Friday, 23 April 2010
There's no stage at this strip club. No pole. Not even a bar. And the music comes from a boom box.
Welcome to Club Thunderbolt, the strangest place in the city to get a lap dance. It's located in the back room of an old house in an east side neighborhood of working class bungalows.
"Everybody in the neighborhood knows what I do," says Jay Thunderbolt, the 45-year-old club owner, homeowner, house mom and house DJ. "In the summertime you got all these girls leaving wearing four ounces of clothing, so they kind of get what's going on."
Thunderbolt, who stopped using his real name years ago, is a striking sight. He's 6 foot 5, has longish hair combed back, and he wears a black suit with a bulletproof vest underneath and a gun on his waist. His face droops on one side, the aftereffects of getting shot in the head, in a Detroit alley, when he was 11 years old.
"Before they [strippers and patrons] come over I tell everyone I'm real scary looking, so don't freak out," he says. Get past his looks, though, and he's droll and laid-back, with an acute sense of the club's absurdity.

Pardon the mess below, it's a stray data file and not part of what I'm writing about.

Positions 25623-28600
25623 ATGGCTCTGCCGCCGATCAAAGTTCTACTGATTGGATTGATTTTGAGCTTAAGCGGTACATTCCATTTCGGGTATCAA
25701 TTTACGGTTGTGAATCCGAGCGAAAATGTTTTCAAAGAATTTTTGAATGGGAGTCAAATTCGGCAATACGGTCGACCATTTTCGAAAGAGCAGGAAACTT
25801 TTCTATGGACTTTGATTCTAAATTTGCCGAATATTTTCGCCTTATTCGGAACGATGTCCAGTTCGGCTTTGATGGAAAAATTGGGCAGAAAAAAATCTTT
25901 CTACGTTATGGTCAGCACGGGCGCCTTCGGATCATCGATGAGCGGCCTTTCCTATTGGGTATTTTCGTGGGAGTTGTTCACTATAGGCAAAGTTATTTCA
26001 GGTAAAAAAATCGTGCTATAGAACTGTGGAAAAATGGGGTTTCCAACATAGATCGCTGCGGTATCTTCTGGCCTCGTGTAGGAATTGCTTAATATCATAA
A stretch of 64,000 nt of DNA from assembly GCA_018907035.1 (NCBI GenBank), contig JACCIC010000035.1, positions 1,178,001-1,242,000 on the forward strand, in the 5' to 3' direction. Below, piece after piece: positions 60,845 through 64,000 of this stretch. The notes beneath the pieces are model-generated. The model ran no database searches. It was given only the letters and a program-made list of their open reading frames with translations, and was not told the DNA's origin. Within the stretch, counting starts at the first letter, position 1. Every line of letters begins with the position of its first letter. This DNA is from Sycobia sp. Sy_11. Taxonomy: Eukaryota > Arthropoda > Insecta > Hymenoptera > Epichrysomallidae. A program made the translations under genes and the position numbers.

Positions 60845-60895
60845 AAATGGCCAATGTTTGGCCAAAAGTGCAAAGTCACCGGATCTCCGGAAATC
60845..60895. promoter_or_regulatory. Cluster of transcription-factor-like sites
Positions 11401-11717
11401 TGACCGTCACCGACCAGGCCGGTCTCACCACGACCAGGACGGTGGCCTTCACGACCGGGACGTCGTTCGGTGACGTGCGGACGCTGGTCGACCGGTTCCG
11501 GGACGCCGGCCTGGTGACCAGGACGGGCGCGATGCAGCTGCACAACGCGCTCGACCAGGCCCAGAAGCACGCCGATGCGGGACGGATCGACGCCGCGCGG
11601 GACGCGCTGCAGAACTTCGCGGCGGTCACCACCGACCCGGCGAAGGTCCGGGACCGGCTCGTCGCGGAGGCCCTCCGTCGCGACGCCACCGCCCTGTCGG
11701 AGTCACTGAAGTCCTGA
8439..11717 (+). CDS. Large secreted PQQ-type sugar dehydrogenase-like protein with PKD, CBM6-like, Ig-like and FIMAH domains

Other than the girls, he's the only one who works here.
“I play everything — daddy, uncle, banker, provider of tanning,” he says. His empire is called Thunderbolt Entertainment, the umbrella name of the in-house and mobile stripper service. Twenty-four hours a day, any day, you can come to a show or a show can be brought to you. He says he’s open for business 24 hours a day, and will wake up at any hour to get the club going.
“There’s no cover charge. Customers can order different strippers out of the company catalog — a photo album full of seedy-looking Polaroids. Each page features one of his strippers in three poses — bent over, spread eagle and come hither. There are dozens of girls to choose from.”
“The club’s main room, at the back of the house, looks like a Northern Michigan lodge decorated in the 1970s. The walls are fake wood paneling. The aged carpet is greenish-brown. The seating is an old, thick, sectional couch. A single bed rests suggestively in a corner. An ancient stereo receiver and 8-track tape player sit on a table. A few shotgun shells are lined up along its edge, incongruously. A patron’s first visit is an eye-opener. “Usually everybody is shocked,” Thunderbolt says, “but I’ve been in AmVet halls smaller than this.”